The mean free path λ of a gas molecule is the normal path length which is between collisions and is given by,
λ = 12√πd2NV
Let’s look at the motion of a gas molecule inside an ideal gas, a typical molecule inside an ideal gas will abruptly change its direction and speed as it collides elastically with other molecules of the same gas. Though between the collisions the molecule will move in a straight line at some constant speed, this is applicable for all the molecules in the gas.It is troublesome to measure or describe this random motion of gas molecules therefore we plan to measure its mean free path λ.
As its name say λ is the average distance traveled by any molecule between collisions, we expect λ to vary inversely with N/V, which is number of molecules per unit volume or the density of molecules, because if there are more molecules more are the chances of them colliding with each other hence reducing the mean free path, and also λ would be inversely proportional to the diameter d of the molecules, because if the molecules were point masses then they would never collide with each other, thus larger the molecule smaller the mean free path, and it should be proportional to π times square of the diameter and not the diameter itself because we consider the circular cross section and not the diameter itself.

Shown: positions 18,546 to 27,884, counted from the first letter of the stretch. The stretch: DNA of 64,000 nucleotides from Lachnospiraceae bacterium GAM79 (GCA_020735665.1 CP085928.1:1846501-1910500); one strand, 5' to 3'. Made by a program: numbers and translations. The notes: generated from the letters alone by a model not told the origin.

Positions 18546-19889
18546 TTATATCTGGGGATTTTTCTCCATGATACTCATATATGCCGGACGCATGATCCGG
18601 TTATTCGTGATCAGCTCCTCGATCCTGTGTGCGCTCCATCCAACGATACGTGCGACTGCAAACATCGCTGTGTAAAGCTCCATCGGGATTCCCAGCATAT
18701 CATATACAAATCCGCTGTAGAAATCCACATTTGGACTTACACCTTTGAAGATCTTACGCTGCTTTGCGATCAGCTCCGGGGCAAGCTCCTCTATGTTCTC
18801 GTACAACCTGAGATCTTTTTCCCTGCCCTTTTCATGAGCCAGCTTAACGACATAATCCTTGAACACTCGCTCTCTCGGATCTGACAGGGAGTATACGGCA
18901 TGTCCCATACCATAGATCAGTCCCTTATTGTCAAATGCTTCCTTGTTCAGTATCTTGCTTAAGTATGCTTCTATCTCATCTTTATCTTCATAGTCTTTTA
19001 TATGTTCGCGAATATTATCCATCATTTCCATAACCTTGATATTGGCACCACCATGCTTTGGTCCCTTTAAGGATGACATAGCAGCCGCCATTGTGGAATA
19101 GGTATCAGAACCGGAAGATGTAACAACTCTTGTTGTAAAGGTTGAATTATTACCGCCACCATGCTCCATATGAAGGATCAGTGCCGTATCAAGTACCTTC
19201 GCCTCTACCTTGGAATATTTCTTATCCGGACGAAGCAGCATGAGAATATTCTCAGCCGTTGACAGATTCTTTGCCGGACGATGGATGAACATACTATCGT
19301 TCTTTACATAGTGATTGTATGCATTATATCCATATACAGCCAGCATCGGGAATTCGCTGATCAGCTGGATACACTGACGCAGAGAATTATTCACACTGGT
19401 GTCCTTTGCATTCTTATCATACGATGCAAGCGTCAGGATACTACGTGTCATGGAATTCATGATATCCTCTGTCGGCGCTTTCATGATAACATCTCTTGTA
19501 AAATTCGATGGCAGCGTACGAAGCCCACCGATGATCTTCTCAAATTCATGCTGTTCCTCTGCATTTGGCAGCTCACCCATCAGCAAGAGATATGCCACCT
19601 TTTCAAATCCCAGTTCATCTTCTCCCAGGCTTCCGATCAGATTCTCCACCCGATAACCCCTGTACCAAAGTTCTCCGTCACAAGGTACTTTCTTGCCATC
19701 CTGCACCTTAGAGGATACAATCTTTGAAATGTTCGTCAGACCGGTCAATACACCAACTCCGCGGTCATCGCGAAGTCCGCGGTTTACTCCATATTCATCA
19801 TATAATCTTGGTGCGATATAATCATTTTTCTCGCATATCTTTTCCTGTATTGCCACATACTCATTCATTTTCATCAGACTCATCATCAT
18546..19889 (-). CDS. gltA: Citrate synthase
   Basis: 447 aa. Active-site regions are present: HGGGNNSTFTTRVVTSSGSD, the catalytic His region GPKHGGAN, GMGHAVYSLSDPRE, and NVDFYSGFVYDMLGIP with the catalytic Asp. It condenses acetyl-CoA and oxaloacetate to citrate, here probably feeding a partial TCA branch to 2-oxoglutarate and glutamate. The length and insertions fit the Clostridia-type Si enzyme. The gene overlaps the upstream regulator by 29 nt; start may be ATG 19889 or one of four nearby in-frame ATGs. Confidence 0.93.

In reality, the mean free path cannot be calculated by taking the average of all the paths because it is impossible to know the distance of each path traveled by a molecule. However, we are able to calculate it from the average speed (⟨c⟩) of the molecule divided by the collision frequency (Z).
Factors affecting mean free path
Density: As gas density will increase, the molecules become closer to each other. Therefore, they’re additional probably to run into one another, so the mean free path decreases.
Increasing the number of molecules or decreasing the volume causes density to increase. This decreases the mean free path.
Radius of molecule: Increasing the radii of the molecules often decreases the area between them, forcing them to run into each other more often. Therefore, the mean free path decreases.
Pressure, temperature, and different factors that have an effect on density will indirectly have an effect on mean free path.